The first major disagreement between the Obama White House and the Democratic Congress may be in the offing. As part of the 2010 budget, the administration wants to limit charitable deductions on high earners. Problem is, members of Congress don't like it.
During a committee hearing on the president’s budget, Baucus pressed Treasury SecretaryTimothy F. Geithner on the issue, saying the administration should do [sic] find savings within current health care programs to fund a health care overhaul, instead of resorting to a tax hike for that purpose.
The administration proposes limiting the value of itemized deductions claimed by taxpayers in the top two tax brackets (which would be 36 percent and 39.6 percent starting in 2011) to the value the deductions would have for taxpayers in the 28 percent bracket.
The plan would raise $318 billion in additional revenue over a decade, but critics charge that it would discourage philanthropy. The wealthiest Americans account for a huge share of charitable giving each year.
The other $316 billion of the cost would be covered by savings from Medicare and Medicaid programs.
Baucus said that he is “especially concerned about the 28 percent limitation” on deductions, and said he is “wondering about viability of that provision.”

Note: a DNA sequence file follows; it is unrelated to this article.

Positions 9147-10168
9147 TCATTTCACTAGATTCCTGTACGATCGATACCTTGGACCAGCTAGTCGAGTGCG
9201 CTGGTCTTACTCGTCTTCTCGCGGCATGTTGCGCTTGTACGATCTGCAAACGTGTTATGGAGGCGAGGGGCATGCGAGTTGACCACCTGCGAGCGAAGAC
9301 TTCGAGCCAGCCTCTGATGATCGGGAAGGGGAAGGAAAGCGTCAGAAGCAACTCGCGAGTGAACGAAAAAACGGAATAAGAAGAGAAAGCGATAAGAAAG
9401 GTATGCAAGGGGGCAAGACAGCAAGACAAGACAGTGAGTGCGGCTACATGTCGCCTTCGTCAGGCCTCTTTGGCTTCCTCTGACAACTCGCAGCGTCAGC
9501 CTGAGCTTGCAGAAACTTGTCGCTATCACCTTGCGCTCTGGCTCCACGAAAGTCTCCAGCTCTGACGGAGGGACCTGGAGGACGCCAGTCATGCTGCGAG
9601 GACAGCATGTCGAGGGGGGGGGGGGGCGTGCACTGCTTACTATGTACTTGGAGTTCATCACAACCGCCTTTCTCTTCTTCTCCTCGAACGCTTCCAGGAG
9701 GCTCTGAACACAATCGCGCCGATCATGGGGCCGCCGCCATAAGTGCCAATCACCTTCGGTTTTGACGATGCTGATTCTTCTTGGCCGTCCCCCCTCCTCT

“You’re not wedded to the 28 percent limitation?” Baucus asked Geithner. “I urge the administration to dig down deeper to find viable savings – concentrate on savings within health care reform.”
His counterpart on the House Ways and Means Committee, Chairman Charles Rangel (D-NY) had similar reservation in Tuesday's hearings.
And why wouldn't there be serious reservations? Has the administration really thought this through?
The country is in the middle of a major recession -- with some economists even use the "d" word to describe the truly historic economic and fiscal problems the country currently faces. But it's precisely during these times that charitable organizations are most needed -- whether it's to provide food, clothing, temporary shelter or even medical and counseling services. As the need for these organizations increases, so too does their overhead.
And at a time like that, the federal government would change the rules with respect to charitable giving? Reasonable people can disagree about the idea of progressive taxation -- and what levels are appropriate. But the administration's proposal would have the very real effect of taking possible funds from groups that are helping the needy and underprivileged -- so the federal government can then use those funds for its desired program (in this case, health care).
Of all the possible ways to raise revenue, this has got to be the most bizarre and wrong -- on ethical, if not ideological grounds. The fact that two very different Democratic chairmen -- Baucus, a white moderate from the West, and Rangel a black liberal from the Northeast -- both raised flags suggests that the Obama team might want to head back to the drawing board on this proposal.
Robert A. George is a New York writer. He blogs at Ragged Thots.